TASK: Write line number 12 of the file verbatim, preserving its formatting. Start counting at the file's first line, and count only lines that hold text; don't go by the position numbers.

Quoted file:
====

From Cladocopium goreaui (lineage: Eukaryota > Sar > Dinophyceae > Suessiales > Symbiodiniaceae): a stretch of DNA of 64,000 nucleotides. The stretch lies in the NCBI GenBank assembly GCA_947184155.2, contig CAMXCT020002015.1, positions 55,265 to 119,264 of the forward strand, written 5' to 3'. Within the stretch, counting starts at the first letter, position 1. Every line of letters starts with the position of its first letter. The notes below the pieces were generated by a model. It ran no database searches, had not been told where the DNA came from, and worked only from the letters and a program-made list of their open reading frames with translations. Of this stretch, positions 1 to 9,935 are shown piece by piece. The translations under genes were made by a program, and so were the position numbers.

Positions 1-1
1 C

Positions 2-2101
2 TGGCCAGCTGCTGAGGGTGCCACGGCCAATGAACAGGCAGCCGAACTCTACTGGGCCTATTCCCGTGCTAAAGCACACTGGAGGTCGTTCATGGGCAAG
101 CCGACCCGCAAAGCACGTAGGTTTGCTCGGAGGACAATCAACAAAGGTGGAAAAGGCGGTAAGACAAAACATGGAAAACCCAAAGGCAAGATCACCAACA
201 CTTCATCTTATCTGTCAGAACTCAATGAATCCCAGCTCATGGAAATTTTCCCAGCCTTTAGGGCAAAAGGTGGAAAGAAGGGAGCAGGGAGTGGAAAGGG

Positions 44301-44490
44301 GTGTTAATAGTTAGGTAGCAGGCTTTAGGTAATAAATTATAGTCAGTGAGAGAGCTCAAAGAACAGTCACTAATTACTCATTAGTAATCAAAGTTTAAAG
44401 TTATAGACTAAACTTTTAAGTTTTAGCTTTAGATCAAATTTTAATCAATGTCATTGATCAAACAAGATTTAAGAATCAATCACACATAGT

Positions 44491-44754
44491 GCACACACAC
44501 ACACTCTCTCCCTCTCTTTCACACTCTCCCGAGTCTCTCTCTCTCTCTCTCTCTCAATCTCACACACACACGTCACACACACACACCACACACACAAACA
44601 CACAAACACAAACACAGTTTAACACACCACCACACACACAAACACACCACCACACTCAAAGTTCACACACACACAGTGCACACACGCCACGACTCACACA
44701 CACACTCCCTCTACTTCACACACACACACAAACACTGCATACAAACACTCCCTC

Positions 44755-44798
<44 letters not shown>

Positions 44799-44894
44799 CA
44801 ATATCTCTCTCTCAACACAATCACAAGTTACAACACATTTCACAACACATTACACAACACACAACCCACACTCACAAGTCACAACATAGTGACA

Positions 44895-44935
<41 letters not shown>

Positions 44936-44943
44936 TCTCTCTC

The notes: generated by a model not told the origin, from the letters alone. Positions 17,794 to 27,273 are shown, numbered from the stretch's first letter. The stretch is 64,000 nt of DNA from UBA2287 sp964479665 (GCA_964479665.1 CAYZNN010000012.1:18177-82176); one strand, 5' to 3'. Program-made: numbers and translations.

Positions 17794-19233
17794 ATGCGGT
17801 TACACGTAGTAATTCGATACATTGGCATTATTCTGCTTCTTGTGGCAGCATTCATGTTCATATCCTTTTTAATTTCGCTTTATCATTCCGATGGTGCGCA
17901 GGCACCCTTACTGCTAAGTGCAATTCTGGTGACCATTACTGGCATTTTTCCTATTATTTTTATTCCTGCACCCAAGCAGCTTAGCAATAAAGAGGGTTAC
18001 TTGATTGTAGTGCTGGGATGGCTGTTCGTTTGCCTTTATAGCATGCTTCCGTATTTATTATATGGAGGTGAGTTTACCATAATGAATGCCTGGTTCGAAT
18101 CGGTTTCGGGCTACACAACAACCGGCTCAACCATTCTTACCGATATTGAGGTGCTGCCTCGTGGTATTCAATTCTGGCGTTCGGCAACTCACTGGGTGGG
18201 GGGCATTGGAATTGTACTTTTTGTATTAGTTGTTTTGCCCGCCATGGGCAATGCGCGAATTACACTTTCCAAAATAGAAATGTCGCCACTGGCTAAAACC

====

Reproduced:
44491 GCACACACAC